SCIENCE IN THE NEWS WEEKLY
Microbes Surpass Low Energy Limit for Life
Microbes have been discovered on the sea floor that have exceptionally low metabolic rates, using so little oxygen that they barely qualify as life. Researchers think that they may have been living at the absolute minimum energy requirement needed to subsist for 86 million years.
In other news of the ancient past, the earliest direct example of insect pollination has been identified by scientists in 100-million-year-old amber blocks from Spain that include tiny invertebrates whose bodies are coated with pollen grains.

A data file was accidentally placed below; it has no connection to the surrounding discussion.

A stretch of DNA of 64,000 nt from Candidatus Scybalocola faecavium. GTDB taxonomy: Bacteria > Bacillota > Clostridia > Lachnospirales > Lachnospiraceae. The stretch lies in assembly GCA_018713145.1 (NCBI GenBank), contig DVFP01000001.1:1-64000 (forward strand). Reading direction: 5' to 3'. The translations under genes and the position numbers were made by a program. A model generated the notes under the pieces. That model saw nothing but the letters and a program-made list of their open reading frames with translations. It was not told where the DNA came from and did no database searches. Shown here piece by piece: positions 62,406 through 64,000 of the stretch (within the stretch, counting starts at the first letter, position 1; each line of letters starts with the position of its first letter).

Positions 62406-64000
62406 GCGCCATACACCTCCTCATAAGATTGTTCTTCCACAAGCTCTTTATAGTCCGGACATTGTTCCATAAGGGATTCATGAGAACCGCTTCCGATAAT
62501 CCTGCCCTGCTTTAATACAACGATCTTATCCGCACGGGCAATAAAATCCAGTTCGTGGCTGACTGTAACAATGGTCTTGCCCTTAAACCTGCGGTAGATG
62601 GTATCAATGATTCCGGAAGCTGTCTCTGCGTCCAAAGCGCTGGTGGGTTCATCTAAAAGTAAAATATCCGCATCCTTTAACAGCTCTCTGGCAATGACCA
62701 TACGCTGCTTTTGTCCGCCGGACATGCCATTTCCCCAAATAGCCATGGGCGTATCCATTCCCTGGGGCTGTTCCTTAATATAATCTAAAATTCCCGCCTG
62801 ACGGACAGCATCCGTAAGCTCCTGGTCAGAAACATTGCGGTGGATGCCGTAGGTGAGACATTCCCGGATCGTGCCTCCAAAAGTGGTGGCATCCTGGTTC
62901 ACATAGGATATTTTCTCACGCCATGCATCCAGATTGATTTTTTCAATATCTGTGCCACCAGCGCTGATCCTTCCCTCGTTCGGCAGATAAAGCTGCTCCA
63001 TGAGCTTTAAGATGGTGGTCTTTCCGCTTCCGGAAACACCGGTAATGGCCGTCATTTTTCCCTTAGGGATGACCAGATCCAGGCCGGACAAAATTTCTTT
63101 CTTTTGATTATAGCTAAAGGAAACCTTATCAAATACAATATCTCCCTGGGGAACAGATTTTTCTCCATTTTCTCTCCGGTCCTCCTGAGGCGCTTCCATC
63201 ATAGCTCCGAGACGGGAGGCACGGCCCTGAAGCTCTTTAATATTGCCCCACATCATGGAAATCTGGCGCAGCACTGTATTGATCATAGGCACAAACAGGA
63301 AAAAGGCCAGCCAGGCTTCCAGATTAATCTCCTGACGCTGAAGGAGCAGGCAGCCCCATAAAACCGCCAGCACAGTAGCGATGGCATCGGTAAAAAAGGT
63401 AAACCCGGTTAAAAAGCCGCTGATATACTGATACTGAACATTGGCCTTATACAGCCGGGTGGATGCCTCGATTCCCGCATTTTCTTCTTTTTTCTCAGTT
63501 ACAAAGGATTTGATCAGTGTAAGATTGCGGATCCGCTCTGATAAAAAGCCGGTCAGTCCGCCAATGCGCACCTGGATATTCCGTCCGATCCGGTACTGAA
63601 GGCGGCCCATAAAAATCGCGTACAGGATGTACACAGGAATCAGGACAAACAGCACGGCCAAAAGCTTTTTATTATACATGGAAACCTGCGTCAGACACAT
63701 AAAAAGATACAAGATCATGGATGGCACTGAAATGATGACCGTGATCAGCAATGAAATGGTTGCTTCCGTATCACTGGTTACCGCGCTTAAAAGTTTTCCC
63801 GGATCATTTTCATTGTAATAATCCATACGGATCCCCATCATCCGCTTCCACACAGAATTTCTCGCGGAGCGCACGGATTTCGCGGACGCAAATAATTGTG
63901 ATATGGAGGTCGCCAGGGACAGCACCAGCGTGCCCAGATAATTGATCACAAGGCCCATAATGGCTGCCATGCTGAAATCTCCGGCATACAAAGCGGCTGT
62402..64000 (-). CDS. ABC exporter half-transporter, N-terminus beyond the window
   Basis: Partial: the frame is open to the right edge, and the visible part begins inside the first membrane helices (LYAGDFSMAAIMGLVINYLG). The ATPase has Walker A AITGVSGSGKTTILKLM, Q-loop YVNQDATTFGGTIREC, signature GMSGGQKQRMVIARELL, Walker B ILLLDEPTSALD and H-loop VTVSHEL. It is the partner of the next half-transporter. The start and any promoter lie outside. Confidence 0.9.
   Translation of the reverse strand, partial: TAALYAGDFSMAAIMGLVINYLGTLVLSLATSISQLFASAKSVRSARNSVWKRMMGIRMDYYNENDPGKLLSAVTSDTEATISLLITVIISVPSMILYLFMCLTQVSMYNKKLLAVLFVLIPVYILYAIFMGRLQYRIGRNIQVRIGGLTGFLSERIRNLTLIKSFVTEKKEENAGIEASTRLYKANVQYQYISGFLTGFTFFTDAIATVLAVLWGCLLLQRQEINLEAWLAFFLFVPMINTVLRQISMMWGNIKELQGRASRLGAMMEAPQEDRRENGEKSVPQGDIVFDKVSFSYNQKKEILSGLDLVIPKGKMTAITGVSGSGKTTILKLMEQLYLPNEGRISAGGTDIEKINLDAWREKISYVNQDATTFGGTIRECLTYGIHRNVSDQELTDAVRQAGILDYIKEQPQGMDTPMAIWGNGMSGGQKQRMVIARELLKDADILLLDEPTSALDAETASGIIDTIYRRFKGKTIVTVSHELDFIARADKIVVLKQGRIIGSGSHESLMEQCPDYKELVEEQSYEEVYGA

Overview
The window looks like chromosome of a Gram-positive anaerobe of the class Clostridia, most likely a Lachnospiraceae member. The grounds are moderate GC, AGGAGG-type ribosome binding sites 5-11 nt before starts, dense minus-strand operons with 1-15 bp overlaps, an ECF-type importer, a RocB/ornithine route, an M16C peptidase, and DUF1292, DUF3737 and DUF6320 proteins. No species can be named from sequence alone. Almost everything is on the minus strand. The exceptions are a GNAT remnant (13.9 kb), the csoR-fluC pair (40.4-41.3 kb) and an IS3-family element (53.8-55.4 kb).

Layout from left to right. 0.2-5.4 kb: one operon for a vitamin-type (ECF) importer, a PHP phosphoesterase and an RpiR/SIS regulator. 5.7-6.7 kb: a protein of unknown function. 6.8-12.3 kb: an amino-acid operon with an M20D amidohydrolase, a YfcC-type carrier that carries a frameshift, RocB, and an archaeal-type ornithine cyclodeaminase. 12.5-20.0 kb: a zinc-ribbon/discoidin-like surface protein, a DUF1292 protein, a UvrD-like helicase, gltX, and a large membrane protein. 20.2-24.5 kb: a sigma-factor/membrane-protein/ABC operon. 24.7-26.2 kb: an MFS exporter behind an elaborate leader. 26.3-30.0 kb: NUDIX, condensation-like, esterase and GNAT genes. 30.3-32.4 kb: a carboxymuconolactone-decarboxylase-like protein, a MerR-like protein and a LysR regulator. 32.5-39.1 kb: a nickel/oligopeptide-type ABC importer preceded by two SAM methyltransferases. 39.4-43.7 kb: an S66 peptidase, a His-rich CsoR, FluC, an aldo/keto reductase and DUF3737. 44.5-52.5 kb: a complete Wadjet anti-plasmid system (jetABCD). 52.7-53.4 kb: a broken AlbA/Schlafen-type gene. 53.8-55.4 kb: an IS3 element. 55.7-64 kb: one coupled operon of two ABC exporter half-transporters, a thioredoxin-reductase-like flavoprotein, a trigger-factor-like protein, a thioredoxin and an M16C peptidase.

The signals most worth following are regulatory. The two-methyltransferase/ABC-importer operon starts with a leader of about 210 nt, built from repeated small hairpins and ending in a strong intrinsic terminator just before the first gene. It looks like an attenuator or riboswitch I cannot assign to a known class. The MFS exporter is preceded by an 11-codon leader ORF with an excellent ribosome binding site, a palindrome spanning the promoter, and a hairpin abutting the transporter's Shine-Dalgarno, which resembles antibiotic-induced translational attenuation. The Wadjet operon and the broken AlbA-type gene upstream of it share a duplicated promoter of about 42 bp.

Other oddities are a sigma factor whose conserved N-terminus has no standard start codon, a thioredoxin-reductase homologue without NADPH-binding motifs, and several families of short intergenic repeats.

And archaeologists working in a rain forest in Guatemala have stumbled on a remarkable discovery: a room full of wall paintings and numerical calculations. The room, about the size of a walk-in closet, is part of the buried Maya city of Xultun.
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PODCAST & VIDEO: Engineering Around Extreme Events
Extreme events, such as super floods and hurricanes, are becoming more common, so civil engineers are trying to adapt civil infrastructure such as bridges to these unpredictable and sometimes devastating meteorological events. Engineer Ana Barros discusses how engineering can prepare us for extreme weather events, but also how changing climate and population conditions can affect the ability of infrastructure to hold up over time.
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